One of the more underrated racehorses of recent vintage, City of Light reached peak form in the final two starts of his career for owners William Warren Jr. and Suzanne Warren and trainer Mike McCarthy. Already a two-time Grade 1 winner in California sprints during 2017-’18, the Quality Road horse extended out to two turns and won a Grade 2 stakes at Oaklawn Park in spring 2018 and then competed well in both sprints and routes that summer and early fall. But he turned it up a notch in the Breeders’ Cup Dirt Mile that November at Churchill Downs, taking the one-turn event by 2 ¾ lengths and earning a 126 Equibase Speed Figure. Shipped to Gulfstream for the 1 1/8-mile, two-turn Pegasus, City of Light faced a formidable field headlined by 2018 champion older dirt male and Longines Breeders’ Cup Classic winner Accelerate. Surprisingly, the race lacked much suspense at all, as 3-2 favorite Accelerate could not sustain his run and finished a well-beaten third. City of Light, sent off as the 1.90-1 second choice, sat a perfect pace-pressing trip under Javier Castellano and romped to a 5 ¾-length score in the slop over longshot and Pegasus World Cup regular Seeking the Soul. City of Light earned another impressive Equibase Speed Figure of 124 in what turned out to be his career finale. He’s now a well-sought after stallion at Lane’s End in Central Kentucky whose first runners will hit the track this spring and summer.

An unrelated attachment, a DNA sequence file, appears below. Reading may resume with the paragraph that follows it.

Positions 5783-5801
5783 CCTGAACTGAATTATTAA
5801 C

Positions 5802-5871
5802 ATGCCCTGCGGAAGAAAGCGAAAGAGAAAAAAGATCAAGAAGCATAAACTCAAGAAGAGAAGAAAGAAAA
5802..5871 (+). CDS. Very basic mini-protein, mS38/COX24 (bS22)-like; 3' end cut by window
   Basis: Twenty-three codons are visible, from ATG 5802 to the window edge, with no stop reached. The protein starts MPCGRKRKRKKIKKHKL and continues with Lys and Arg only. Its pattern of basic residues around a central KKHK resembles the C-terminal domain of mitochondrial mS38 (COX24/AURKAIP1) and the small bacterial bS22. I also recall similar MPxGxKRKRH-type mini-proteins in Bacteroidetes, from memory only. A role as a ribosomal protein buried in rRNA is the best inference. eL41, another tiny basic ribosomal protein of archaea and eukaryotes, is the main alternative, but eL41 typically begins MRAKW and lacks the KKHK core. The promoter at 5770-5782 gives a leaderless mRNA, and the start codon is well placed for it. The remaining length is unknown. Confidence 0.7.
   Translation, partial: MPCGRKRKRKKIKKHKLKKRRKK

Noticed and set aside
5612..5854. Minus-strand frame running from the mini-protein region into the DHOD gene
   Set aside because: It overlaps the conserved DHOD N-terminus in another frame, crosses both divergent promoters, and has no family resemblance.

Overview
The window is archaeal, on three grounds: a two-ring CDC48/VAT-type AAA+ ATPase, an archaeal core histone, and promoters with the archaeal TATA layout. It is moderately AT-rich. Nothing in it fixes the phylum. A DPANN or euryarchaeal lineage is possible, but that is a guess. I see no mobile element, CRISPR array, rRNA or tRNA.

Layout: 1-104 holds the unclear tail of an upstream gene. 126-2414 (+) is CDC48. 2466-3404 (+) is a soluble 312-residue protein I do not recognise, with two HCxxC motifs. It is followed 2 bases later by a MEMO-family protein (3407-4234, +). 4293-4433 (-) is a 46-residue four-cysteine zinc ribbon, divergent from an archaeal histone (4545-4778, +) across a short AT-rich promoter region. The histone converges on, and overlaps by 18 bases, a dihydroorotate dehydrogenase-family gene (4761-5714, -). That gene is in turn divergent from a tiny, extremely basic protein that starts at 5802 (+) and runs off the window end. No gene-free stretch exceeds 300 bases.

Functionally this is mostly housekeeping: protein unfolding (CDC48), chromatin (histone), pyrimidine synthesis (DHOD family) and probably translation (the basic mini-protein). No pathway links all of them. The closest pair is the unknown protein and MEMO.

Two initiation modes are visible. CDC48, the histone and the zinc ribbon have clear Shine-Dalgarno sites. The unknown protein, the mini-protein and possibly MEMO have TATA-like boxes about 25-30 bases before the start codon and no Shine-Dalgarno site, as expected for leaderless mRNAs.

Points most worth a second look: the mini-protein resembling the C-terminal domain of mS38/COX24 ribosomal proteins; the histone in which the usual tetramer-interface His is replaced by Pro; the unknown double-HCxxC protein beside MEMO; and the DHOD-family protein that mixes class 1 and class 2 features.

4. Life Is Good (2022)

Life Is Good entered last year’s Pegasus as one of the most talented racehorses in training, but to that point he had done his best running at one mile (he missed the Triple Crown races due to a hind ankle injury and was transferred from Bob Baffert to Todd Pletcher in the summer). The Into Mischief colt had dominated his final two starts of 2021, capped off by a blowout 5 ¾-length win in the Big Ass Fans Breeders’ Cup Dirt Mile, but had not competed at the Pegasus’ 1 1/8-mile distance before. Plus, he was facing 2021 Pegasus champ Knicks Go (see below), who was days away from being voted Horse of the Year based on his 4-for-6 season and romp in the 1 ¼-mile Longines Breeders’ Cup Classic. As it turned out, the betting public was onto something, because Life Is Good was favored at 4-5 odds in the Pegasus against Knicks Go at 9-10, and he made that close disparity look foolish once the gates opened. Life Is Good and jockey Irad Ortiz Jr. aggressively went for the lead, taking Knicks Go’s usual position, and were never challenged in a 3 ¼-length runaway as Knicks Go settled for second in his final career start. Life Is Good went on to win three of five starts in his final racing year, twice scoring again at a mile and an eighth, but came up against his own brick wall of superiority when he was vanquished by Flightline in last fall’s Breeders’ Cup Classic.

3. Knicks Go (2021)